“Grassroots” movements in politics, by definition, are supposed to be natural and spontaneous.

So an ad that hit Craigslist on Monday certainly stood out. It sought participants for a “grassroots rally” in Prince George’s County against Maryland’s ballot measure on expanded gambling — and promised pay between $25 and $40 per person:

“One day, 1.5 hour project. You will be a rally participant. Duties are to stand in crowd, clap, cheer, hold a sign and be on time. Children are welcome. No further commitment. Payment at end of rally.”

The advertised rally was said to be taking place Tuesday morning in Upper Marlboro.

Sure enough, an anti-gambling rally is scheduled Tuesday in Upper Marlboro. But the organizers claimed to have nothing to do with the ad — and no one else exactly stepped forward to take responsibility either.

“We’re not paying anyone,” said Bishop Joseph H. Thomas, chairman of the Community Empowerment Coalition, which issued a press advisory Monday for a “grassroots community rally press conference.”

Thomas’s organization has long opposed plans to allow a new casino in Prince George’s County, where National Harbor is considered the most likely location.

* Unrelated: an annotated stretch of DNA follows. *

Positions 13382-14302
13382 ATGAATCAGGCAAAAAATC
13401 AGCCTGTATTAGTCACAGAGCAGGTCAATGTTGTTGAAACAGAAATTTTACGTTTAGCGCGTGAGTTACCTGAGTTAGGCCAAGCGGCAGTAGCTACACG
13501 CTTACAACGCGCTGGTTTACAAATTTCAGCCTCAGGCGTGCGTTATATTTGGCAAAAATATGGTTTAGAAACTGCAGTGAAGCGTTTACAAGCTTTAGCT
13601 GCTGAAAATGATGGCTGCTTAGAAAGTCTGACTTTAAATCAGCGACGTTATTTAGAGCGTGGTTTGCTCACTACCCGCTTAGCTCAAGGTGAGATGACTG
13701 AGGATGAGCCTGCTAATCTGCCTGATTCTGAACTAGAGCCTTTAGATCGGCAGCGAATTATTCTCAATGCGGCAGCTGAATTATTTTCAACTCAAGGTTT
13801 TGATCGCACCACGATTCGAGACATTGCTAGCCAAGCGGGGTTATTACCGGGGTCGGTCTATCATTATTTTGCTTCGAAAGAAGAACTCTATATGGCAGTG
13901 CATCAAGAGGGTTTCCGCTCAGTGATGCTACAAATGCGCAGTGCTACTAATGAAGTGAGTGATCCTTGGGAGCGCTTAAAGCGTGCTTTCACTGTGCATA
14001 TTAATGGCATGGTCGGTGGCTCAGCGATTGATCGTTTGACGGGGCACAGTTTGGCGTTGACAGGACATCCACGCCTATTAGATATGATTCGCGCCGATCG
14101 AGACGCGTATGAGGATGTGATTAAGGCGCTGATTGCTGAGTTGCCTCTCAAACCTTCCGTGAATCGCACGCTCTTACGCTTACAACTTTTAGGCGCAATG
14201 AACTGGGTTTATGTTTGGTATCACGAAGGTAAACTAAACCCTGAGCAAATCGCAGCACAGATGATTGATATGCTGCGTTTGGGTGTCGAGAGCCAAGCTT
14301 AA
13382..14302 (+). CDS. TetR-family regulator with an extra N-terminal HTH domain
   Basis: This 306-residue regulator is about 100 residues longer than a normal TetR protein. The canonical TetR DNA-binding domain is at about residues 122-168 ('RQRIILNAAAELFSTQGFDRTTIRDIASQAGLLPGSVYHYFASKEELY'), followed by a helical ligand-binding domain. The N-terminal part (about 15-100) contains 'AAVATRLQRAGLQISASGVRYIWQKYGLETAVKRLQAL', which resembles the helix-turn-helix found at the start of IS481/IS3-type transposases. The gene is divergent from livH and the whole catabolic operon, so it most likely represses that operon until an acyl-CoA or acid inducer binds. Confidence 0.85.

Question 7, which will appear on Maryland’s ballot in November, would allow a casino in the county, as well as Las Vegas-style table games at the state’s five existing slots locations.

Thomas vowed to look into who is behind the ad. Another version — which promised top pay of $45 instead of $40 — appeared on the Web site ClassifiedAds.com. The job it listed as available: “Rally participant — Crowd Filler.”

Both versions of the ad provided the same email address for those interested in applying. An inquiry by The Washington Post requesting additional information went unreturned early Tuesday evening.

So, too, did a call placed to a contact person listed on the ClassifiedAds.com.

Question 7 has attracted massive amounts of money from companies with a stake in the outcome of the expansion plan. As of Monday, the two sides together had reported giving more than $34 million to ballot-issue committees set up to campaign for and against the measure.

Penn National Gaming, the only funder so far of the opposition, has itself given more than $18 million.

A spokesman for the Penn-funded ballot-issue committee said his group had no role in organizing Tuesday’s event and that he was even unaware of the location.